And now, having run over in this cursory manner some points connected with digestion and with the functions of the liver, we come back to the question of why it is that the mental worker becomes depressed, irritable, melancholy, and, it may be, stupid and forgetful, after a few months' work, although every part of his body may be organically healthy, and a month's holiday may be sufficient to restore every organ to perfect functional activity? One reason, no doubt, may be that his systematic overwork may produce a diminution in the energy-yielding substance of his nerve-centers, just as we see that a certain amount of atrophy occasionally occurs in overworked muscles. But this does not seem very probable. It seems much more likely that they cease to act in the normal way because, during each day's activity, a certain amount of waste product is formed which is not perfectly removed during the hours of rest.

All throughout the body we have most elaborate arrangements for removing waste products. In the muscles, for example, we find that the fascia which surrounds them forms a regular pumping arrangement, the two layers of which it consists being separated from each other at each muscular relaxation, and pressed together at each contraction.[2] The lymph and the waste products which it contains are thereby actually pumped out of the muscle at each contraction, and sent onward into the larger lymph-channels, so that the muscular action itself removes the waste products. At the same time we find that the movement of the muscles of the leg, for example, will also pump out the blood from the veins, sending it upward from the feet, and pressing it upward to the body.[3]

Again, we find that in the abdomen and thorax we have pumping arrangements, whereby any excess of the serous fluid which bathes the intestines and lungs is pumped out of the peritoneal pleural cavities by the action of respiration. The two layers of the central tendon of the diaphragm and of the pleura here form pumping arrangements similar to the fascia in the leg.

The brain and spinal cord, being inclosed in rigid cases, have no pumping arrangements in immediate connection with them, but the circulation of the cerebro-spinal fluid in them is probably affected also by the movements of the thorax and abdomen. The cavity of the arachnoid and of the cerebral ventricles is not only continuous with similar cavities in the spinal cord, but also with the lymph-space surrounding the choroid, with the interior chamber of the eye, and even with the lumbar lymphatics; and Professor Schwalbe has succeeded in injecting these parts by a single insertion of the nozzle of his injecting syringe into the arachnoid. His observations have been confirmed and extended by Althann.[4] The experiments of Quincke have shown that during life a current exists in the cerebro-spinal fluid, both from above downward and from below upward.[5] The cause of this current is, in all probability, the respiratory movements. We have, indeed, in the brain and spinal cord, a condition not unlike that which exists in the fascia covering muscles, where the muscular substance during its contraction presses flexibly the inner against the unyielding outer layer of the fascia, and thus produces, in the space between them, a pumping action. The skull and vertebral canal would correspond to the hard outer layer or fascia; and the brain and cord, which, as we know, expand and retract during the movements of respiration, when a part of their bony case is removed, will have a similar pumping action upon the cerebral spinal fluid to that of the muscle upon the lymph in the fascia.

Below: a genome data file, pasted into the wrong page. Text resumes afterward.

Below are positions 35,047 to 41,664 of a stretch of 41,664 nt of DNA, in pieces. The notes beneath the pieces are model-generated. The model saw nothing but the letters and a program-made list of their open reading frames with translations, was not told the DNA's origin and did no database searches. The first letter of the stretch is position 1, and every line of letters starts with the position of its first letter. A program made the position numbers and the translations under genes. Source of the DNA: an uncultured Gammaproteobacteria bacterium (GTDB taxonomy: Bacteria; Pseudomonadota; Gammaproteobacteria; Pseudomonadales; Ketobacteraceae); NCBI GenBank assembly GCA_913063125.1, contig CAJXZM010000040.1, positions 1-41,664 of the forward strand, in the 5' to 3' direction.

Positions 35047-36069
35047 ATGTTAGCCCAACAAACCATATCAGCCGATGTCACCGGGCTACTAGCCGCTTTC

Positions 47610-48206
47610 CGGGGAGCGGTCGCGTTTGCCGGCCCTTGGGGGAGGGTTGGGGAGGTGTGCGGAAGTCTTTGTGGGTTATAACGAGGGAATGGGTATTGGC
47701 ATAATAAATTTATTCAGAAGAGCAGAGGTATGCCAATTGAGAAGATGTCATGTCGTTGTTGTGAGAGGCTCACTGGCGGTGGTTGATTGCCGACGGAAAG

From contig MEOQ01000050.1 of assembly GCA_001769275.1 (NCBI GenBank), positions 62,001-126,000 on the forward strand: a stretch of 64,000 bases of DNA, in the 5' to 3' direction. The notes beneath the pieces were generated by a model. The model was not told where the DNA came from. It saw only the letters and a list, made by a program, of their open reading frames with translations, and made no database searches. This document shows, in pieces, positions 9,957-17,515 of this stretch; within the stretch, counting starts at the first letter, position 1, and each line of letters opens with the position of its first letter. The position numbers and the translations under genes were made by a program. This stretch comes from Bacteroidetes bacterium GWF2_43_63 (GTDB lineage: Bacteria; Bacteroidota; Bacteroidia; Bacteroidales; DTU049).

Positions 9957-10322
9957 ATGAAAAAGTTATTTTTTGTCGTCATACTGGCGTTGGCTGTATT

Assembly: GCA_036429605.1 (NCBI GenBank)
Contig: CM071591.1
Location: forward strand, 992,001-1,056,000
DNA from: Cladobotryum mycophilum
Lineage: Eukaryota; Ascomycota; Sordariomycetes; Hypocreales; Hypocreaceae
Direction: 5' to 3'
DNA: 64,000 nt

In the case of the brain and the cord there will be, in addition, a pumping action produced by the very circulation of the blood in them, the alternate expansion and dilatation corresponding to the heart's beats, having a similar effect to that produced by the respiratory movements. As stimulation of the brain causes dilatation of its vessels, and increases the flow of blood through them, mental action of itself not only attracts more blood to the brain, but provides to some extent for the removal of waste products. The movements induced by the cardiac pulsations are not so extensive as those caused by the respiratory movements or by muscular exertion, and therefore, when the brain is overworked, and the respiration and muscular movements are underworked, the cerebral nutrition will be diminished by the imperfect removal of waste from its substance. But if, in addition to this, the cerebral cells and fibers are actually poisoned by the circulation within the vessels which supply them, of noxious substances due to imperfect digestion or assimilation, matters will become very much worse,